There are two broad narratives about what has happened to universities in the English-speaking world over the past forty years.

William Davies:

They are very different from each other, yet both have some plausibility. The first runs roughly as follows. The rise of the New Right in the 1980s introduced a policy agenda for universities aimed at injecting enterprise and competition into a sector that had previously seen itself as somewhat insulated from the market. Measures such as the 1980 Bayh-Dole Act in the United States encouraged scientists and universities to treat their research as a private good, yielding financial returns on investment. In the UK, the Thatcher government’s deployment of the Research Assessment Exercise in 1986 (later the Research Excellence Framework) introduced a research scoring system in an effort to awaken the competitive instincts of universities and their managers.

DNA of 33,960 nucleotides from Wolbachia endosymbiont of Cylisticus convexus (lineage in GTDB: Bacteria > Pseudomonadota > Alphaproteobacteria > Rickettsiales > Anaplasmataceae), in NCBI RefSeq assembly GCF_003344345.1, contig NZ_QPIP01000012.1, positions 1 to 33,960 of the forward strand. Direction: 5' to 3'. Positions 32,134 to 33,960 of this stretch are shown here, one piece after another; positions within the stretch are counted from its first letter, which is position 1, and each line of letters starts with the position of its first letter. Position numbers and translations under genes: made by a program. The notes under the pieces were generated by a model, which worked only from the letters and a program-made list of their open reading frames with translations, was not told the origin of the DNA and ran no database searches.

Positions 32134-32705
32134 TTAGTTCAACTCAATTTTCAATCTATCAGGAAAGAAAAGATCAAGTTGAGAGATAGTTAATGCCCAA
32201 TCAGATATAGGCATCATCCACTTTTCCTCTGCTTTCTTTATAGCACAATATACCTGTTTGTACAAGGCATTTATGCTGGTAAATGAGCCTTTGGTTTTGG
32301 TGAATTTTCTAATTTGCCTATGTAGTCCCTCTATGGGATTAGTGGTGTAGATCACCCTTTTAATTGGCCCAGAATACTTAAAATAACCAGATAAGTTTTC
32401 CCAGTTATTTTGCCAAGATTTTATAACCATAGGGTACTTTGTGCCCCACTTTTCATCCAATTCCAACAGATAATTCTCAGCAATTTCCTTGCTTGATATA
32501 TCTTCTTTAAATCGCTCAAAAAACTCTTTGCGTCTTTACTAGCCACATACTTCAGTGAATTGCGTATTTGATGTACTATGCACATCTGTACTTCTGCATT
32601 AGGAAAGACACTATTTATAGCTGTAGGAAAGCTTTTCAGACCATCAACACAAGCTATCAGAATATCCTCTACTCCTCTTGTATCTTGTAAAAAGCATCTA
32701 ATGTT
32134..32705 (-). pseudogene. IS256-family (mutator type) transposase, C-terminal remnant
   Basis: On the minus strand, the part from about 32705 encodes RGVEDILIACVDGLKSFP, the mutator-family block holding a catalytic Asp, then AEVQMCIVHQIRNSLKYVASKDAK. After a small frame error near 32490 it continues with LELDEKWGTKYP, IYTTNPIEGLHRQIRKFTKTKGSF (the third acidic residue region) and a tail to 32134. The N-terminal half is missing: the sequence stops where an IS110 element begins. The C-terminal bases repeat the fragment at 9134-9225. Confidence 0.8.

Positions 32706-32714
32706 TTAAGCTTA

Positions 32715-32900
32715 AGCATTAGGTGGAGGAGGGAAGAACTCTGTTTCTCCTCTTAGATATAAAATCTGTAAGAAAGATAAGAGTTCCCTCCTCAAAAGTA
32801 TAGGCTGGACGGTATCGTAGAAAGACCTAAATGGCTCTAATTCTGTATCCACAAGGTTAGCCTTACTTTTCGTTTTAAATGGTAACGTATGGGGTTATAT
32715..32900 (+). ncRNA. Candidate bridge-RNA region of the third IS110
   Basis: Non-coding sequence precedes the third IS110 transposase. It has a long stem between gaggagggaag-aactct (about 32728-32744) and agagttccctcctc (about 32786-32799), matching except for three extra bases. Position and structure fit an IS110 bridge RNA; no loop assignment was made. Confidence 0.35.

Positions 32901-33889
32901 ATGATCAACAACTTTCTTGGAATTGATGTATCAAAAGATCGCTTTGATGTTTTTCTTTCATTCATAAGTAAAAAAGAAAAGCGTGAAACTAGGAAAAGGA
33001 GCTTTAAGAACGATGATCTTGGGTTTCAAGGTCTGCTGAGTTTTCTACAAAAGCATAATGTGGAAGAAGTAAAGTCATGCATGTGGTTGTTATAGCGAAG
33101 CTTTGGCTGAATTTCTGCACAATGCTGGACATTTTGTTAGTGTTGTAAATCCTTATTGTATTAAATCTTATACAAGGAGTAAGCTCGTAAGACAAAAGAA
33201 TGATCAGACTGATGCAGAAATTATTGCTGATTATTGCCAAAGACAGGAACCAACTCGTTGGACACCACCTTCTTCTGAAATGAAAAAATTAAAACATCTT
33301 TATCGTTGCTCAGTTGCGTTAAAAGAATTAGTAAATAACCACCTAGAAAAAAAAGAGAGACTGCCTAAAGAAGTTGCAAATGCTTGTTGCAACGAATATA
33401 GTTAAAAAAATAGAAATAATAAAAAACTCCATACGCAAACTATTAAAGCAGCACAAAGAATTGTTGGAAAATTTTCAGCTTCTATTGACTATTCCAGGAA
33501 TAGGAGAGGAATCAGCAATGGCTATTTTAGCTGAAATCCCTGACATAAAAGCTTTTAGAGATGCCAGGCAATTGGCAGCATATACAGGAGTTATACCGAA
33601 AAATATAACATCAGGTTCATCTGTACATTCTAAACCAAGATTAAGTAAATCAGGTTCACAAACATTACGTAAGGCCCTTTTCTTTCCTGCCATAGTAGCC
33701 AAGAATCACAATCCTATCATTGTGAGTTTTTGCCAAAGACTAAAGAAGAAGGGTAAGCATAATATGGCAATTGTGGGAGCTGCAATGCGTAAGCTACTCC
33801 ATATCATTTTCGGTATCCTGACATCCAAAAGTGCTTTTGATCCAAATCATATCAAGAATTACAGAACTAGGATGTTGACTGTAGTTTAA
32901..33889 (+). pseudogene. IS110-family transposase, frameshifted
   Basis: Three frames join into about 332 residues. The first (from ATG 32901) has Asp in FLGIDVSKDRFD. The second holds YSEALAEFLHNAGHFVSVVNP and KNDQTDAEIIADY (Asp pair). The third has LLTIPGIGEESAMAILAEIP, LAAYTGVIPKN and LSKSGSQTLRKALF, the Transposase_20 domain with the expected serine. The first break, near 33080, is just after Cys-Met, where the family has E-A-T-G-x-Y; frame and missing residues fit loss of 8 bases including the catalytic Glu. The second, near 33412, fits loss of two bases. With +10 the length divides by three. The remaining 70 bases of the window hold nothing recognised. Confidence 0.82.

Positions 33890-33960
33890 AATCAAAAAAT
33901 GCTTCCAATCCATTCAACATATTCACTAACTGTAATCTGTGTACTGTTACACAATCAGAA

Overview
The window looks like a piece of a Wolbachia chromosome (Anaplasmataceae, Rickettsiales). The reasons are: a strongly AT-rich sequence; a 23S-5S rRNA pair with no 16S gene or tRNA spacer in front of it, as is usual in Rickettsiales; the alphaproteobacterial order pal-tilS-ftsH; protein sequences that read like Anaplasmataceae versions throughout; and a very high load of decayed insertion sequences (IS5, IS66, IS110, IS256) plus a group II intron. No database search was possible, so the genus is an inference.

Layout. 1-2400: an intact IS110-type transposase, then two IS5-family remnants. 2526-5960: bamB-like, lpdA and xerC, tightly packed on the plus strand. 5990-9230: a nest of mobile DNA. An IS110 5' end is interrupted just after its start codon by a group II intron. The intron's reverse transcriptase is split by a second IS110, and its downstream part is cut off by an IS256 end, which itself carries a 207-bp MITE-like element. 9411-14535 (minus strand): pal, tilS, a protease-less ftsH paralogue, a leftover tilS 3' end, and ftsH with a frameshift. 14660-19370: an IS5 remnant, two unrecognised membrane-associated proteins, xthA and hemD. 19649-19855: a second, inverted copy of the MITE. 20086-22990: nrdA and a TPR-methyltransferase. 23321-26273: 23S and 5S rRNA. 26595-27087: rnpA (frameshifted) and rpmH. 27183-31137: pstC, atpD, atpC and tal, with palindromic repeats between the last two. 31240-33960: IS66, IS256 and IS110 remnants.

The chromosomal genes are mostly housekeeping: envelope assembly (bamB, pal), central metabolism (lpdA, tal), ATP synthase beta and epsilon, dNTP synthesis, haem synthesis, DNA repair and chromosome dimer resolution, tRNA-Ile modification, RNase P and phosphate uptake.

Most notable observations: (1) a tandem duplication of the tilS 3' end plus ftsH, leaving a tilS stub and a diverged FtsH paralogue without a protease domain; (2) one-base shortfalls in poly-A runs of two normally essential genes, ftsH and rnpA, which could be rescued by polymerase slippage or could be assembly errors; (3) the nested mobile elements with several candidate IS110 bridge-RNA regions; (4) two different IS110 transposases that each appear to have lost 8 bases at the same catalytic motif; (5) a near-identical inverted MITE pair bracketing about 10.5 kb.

The influence of ‘new growth theory’ on the policy agendas of the Democratic Party in the US and the Labour Party in the UK in the 1990s, when both parties were seeking to refashion themselves for a post-socialist age, placed universities firmly within the purview of economic policymaking. Universities would be tasked with building the ‘human capital’ that would generate productivity gains for the economy at large. They would also be at the centre of regional ‘clusters’ of innovation and enterprise, as their research was spun out into start-ups.

Meanwhile, the increasing prominence of national and international university league tables, often managed by the business press, further heightened competition between institutions, and anxiety at the prospect of failure. Salaries for senior managers began to escalate as universities were reconceived as a highly profitable export industry; new postgraduate courses were dreamed up, along with debt-fuelled construction projects to house the students who would ‘consume’ them.